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By Jason Simpkins
China's economy expanded by 6.1% in the first quarter, its slowest pace in at least a decade. But many economists believe this will be the low point for the world's third-largest economy, as signs of recovery are already starting to emerge.
A collapse in exports and industrial overcapacity are the two main factors dragging on China's economy. The 6.1% expansion follows growth of 6.8% in the previous three months and 9% for all of 2008.
The global financial crisis has obliterated overseas demand for Chinese goods and factory closures have force millions of migrant workers back to the countryside. But still other data suggests that this could be the low point for China's economy.
Industrial production expanded by 8.3% in March from a year earlier, up from 3.8% in the first two months of the year. Retail sales rose 14.7% – an indication that domestic demand is picking up. Auto sales jumped 10% in March from a year earlier, and 27% from February, to 772,400.
Even the decline in exports is slowing. After tumbling by 25.7% in February, exports fell 17.1% March.
Also, a 30.3% surge in urban fixed-asset investment – China's benchmark measure of capital spending – is proof that the nation's robust $585 billion in stimulus is beginning to take effect.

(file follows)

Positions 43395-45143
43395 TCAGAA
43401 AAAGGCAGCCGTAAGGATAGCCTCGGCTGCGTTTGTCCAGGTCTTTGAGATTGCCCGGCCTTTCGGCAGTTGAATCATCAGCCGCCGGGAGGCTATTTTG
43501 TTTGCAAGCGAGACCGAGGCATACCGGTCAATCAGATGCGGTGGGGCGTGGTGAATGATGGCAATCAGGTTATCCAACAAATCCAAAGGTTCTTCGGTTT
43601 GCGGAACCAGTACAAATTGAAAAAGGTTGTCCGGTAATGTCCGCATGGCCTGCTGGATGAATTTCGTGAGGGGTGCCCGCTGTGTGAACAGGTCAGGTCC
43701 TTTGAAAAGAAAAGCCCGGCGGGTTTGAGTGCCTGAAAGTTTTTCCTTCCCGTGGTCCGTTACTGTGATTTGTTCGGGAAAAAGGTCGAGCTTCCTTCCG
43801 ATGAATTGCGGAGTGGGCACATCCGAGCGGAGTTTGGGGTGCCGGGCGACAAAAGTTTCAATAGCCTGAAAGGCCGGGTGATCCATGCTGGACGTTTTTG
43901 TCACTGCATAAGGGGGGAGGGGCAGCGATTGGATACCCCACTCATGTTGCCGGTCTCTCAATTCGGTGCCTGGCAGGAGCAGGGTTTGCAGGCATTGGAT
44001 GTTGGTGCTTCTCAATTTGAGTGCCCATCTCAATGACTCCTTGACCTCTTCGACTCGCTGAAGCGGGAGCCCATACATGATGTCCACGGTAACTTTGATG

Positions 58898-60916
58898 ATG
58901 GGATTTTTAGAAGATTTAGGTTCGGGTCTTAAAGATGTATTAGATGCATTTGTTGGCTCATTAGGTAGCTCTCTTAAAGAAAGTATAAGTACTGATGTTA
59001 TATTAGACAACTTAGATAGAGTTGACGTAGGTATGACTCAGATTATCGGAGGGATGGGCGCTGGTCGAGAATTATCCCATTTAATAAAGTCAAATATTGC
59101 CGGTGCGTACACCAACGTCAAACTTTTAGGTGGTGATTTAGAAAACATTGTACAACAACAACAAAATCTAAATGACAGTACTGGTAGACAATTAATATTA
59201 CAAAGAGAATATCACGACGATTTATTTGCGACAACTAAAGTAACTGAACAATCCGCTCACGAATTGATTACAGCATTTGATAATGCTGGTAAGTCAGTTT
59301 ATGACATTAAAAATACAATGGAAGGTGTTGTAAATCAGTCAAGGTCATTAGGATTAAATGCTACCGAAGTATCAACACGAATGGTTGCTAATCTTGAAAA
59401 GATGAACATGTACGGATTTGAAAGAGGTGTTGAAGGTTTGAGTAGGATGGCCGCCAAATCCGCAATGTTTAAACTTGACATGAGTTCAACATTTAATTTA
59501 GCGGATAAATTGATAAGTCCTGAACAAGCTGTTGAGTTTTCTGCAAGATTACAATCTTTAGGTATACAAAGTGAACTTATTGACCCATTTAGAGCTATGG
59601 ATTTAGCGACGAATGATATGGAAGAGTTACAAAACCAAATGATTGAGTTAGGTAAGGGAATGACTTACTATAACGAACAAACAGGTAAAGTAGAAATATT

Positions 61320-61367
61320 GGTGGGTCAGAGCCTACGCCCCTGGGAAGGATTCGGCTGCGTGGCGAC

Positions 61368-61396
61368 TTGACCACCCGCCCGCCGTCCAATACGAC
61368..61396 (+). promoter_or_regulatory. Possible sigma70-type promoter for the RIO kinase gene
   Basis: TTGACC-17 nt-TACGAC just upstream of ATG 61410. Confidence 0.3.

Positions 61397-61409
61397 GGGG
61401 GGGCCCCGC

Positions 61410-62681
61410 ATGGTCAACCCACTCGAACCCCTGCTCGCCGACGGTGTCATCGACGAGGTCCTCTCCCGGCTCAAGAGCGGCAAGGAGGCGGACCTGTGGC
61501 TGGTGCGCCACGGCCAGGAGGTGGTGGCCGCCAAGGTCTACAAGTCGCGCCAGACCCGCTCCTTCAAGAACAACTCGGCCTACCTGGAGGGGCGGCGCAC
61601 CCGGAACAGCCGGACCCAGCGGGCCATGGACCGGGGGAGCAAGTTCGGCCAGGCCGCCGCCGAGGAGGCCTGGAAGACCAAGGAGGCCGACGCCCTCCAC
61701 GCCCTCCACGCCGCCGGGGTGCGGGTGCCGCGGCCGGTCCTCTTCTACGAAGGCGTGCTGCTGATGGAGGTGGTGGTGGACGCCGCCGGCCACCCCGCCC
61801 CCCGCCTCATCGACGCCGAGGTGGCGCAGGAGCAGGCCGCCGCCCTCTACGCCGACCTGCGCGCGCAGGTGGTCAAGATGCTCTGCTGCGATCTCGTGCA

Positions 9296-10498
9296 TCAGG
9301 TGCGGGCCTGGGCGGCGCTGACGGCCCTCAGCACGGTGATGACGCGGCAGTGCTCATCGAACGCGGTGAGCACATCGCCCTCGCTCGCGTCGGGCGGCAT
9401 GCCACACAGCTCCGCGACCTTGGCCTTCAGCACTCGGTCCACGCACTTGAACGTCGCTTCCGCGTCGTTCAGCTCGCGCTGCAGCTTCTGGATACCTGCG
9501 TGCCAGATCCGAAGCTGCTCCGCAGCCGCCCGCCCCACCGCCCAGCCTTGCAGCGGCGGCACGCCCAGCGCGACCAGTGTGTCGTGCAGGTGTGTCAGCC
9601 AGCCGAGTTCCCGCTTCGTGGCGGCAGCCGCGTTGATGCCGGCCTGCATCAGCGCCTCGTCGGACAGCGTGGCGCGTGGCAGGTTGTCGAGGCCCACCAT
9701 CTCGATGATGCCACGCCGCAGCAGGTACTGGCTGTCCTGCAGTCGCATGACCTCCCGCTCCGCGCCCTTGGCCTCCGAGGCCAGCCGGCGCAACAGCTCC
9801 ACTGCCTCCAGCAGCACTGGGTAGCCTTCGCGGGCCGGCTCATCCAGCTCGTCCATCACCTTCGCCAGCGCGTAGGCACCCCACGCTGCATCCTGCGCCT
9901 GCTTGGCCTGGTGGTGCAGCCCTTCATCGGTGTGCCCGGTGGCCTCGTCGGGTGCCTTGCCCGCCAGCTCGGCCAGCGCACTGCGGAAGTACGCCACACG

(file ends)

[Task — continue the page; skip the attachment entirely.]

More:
Beijing continues to assert that it will reach its growth target of 8% annual growth. And while independent analysts remain skeptical, they still foresee stronger growth for the Asian juggernaut going forward.
The Organization of Economic Cooperation and Development (OECD) forecasts 6.3% growth for China's economy this year, compared with a 4.4% contraction in the United States. Royal Bank of Scotland Group PLC (ADR: RBS) has raised its forecast from 6.5% to a range of 7%-7.5%.
"The stimulus policies – both fiscal and credit expansion – led by the government is certainly the main driver of the rebound.," UBS Securities economist Wang Tao told The Wall Street Journal.
Wang estimated that first-quarter GDP grew around 7% from the fourth quarter on an annualized, seasonally adjusted basis, and she expects sequential growth of 12% in the second quarter.
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